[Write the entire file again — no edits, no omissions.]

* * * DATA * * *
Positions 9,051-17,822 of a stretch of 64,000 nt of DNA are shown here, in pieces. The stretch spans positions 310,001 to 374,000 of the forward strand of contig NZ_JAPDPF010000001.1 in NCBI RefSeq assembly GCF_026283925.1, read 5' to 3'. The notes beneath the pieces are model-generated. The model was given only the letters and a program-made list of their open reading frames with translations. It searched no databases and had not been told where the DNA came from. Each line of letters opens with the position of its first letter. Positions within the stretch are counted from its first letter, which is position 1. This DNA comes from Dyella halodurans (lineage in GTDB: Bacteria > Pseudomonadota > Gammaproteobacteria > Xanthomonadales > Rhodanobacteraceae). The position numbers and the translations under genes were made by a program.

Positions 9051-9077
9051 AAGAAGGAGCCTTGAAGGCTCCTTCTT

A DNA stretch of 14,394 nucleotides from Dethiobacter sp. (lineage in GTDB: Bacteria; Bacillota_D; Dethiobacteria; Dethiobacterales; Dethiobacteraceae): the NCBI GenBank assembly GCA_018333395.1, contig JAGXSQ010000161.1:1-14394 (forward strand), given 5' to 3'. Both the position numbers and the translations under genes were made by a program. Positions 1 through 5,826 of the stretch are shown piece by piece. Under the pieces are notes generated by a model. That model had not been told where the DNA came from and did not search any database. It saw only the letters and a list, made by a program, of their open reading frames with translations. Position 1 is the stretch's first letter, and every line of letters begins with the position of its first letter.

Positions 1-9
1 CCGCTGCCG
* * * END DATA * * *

Positions 9,051-17,822 of a stretch of 64,000 nt of DNA are shown here, in pieces. The stretch spans positions 310,001 to 374,000 of the forward strand of contig NZ_JAPDPF010000001.1 in NCBI RefSeq assembly GCF_026283925.1, read 5' to 3'. The notes beneath the pieces are model-generated. The model was given only the letters and a program-made list of their open reading frames with translations. It searched no databases and had not been told where the DNA came from. Each line of letters opens with the position of its first letter. Positions within the stretch are counted from its first letter, which is position 1. This DNA comes from Dyella halodurans (lineage in GTDB: Bacteria > Pseudomonadota > Gammaproteobacteria > Xanthomonadales > Rhodanobacteraceae). The position numbers and the translations under genes were made by a program.

Positions 9051-9077
9051 AAGAAGGAGCCTTGAAGGCTCCTTCTT

A DNA stretch of 14,394 nucleotides from Dethiobacter sp. (lineage in GTDB: Bacteria; Bacillota_D; Dethiobacteria; Dethiobacterales; Dethiobacteraceae): the NCBI GenBank assembly GCA_018333395.1, contig JAGXSQ010000161.1:1-14394 (forward strand), given 5' to 3'. Both the position numbers and the translations under genes were made by a program. Positions 1 through 5,826 of the stretch are shown piece by piece. Under the pieces are notes generated by a model. That model had not been told where the DNA came from and did not search any database. It saw only the letters and a list, made by a program, of their open reading frames with translations. Position 1 is the stretch's first letter, and every line of letters begins with the position of its first letter.

Positions 1-9
1 CCGCTGCCG